I remember that day
when my toes were so cold,
when I thought I’d never grow old,

I remember how good it felt,
the hand that I held,
as I trudged up the hill
to slide down again,
and again,

I can still taste the cold,
feel the crunch of the snow,

I think of it now and again,
and remember how good it felt,
the hand that I held,

I remember it even now
after so many winters have passed.

Poem and Photo by Rita Bourland
Norton the Dog at Sunny 95 Hill
Photo editing by Philip Bourland



Flamboyant leaves fall like drops
of luminous paint,

their brilliant, textured hues
take my breath away,

pull my eyes to the canopy above,
then to single leaves below,

I walk slowly,
not wishing to disturb
their comfy, earthen bed,

grateful to witness
another fall miracle,

another forest brushed
with the grace of dawn,

grateful we humans can’t squash
the dreams of nature,

nor deter its desire to be seen
at the peak of its brilliance,

a reminder to celebrate all
who wish to paint the world
with their own, rich palette,

who wish to be loved
for their abundant, textured hues.

Photos taken at Whetstone Park of Rose by Rita Bourland – Fall 2021


My name is Finnegan the Frog and I live by a pond. I’m happy there. I have everything I need. I snack on flies, moths, crickets and slugs. I bask in the sun. I nap in the shade. I like to watch ducklings and goslings grow up and swim with their mamas. I like to watch people who come to watch the ducklings and goslings.

The problem is the other frogs. They gripe about the mud, about the ducks and geese making a mess, and about the frogs they don’t like. But mostly, they gripe about frogs who become princes. It doesn’t happen often, but every few years, a princess comes by, kisses a frog, and POOF, he turns into a prince. Then he goes off with the princess to live happily ever after.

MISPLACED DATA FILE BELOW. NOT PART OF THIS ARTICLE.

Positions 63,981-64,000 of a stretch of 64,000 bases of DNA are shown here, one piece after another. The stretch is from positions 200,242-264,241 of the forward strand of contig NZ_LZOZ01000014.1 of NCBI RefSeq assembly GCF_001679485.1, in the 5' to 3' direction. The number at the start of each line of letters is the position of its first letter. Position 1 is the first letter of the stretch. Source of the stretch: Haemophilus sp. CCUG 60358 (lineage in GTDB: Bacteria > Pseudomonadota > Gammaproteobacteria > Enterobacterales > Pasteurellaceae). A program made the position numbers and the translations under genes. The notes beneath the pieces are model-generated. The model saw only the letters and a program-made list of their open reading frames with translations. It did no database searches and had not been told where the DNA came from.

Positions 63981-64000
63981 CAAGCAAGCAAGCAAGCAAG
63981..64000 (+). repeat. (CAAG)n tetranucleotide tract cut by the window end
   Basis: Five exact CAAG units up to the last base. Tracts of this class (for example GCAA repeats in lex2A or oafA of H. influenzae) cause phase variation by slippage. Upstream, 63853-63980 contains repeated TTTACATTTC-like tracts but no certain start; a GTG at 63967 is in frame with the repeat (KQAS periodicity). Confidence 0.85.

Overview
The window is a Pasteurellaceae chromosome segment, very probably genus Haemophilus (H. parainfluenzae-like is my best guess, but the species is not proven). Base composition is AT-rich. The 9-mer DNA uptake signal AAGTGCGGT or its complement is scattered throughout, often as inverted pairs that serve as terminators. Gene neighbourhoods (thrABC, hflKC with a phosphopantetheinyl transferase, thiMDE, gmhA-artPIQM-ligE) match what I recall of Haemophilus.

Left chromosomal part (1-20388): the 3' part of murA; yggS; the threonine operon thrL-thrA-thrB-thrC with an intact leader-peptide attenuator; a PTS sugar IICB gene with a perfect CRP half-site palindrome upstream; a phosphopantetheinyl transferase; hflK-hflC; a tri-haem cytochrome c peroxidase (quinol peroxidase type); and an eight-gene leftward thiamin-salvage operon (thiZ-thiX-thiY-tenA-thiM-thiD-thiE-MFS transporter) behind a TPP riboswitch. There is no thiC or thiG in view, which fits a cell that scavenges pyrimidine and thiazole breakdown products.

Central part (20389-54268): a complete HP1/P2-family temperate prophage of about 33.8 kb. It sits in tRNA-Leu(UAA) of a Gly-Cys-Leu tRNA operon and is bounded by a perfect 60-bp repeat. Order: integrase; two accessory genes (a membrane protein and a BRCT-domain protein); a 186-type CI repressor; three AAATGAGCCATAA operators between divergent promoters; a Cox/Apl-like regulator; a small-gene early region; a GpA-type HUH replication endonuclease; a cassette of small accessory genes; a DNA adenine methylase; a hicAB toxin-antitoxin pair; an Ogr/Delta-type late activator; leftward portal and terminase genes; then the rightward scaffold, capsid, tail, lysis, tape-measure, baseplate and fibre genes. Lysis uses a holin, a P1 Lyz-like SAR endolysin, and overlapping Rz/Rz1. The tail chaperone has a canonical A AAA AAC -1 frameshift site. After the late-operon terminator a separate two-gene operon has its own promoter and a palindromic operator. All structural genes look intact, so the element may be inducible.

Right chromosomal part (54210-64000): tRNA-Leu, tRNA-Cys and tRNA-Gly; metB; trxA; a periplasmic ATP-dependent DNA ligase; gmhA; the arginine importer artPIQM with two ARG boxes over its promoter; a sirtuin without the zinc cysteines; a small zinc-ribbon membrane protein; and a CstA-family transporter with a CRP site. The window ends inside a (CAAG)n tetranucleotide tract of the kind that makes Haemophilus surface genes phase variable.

The other frogs dream endlessly about becoming a prince.

I have my doubts about the happily ever after part. I’ve heard rumors that some of the princes long for the pond and the good old days of catching crickets with their buddies. They’re tired of wearing itchy clothes, uncomfortable crowns and having to mix and mingle with fancy folks all day.

And they really miss the mud – the oozy, squishy, wondrous mud.

I, on the other hand, am completely happy living by the pond. Every time a princess comes by, I run for the reeds and hold very still until she passes by.

Truth be told, I only have eyes for one very special frog. Florina is shy and mostly stays on the other side of the pond. I leave bugs for her as small tokens of my affection. I wink and smile with beguiling charm. In a remarkable display of athleticism, I even swim backstroke across the pond. I know that one day I’ll win her over with my impressive ribbits and croaks, my superb hops and leaps and my aforementioned positive attributes.

It’s clear to me there will never be a princess as fine as my dear Florina, nor a place any better than the glorious pond I call home. A place where I can be the very best frog I ever hoped to be.



The dust is thick,

hanging in the air
with persistent hesitation,

wielding a heavy hand,
it weighs down dry, thirsty brush,

a lazy sun masks the horizon,
using brushstrokes of rusted amber,

nothing moves
except a lone giraffe
on a well-worn path
in no hurry to disturb
this languid space,

time holds no sway over this land,

each dawn cracks open
in anticipation
of another South African day
where the rhythms beat slower,
resonate lower,
hold mysteries closer,

a world apart,
yet a part of the same vast world
we walk.

Photo by Annalies Corbin taken at Kruger National Park, South Africa
See more of Annalies’s photography at:
and follow her at: @annaliescorbinphotography on Instagram


Photo by Lisa Berg ~ Words by Rita Bourland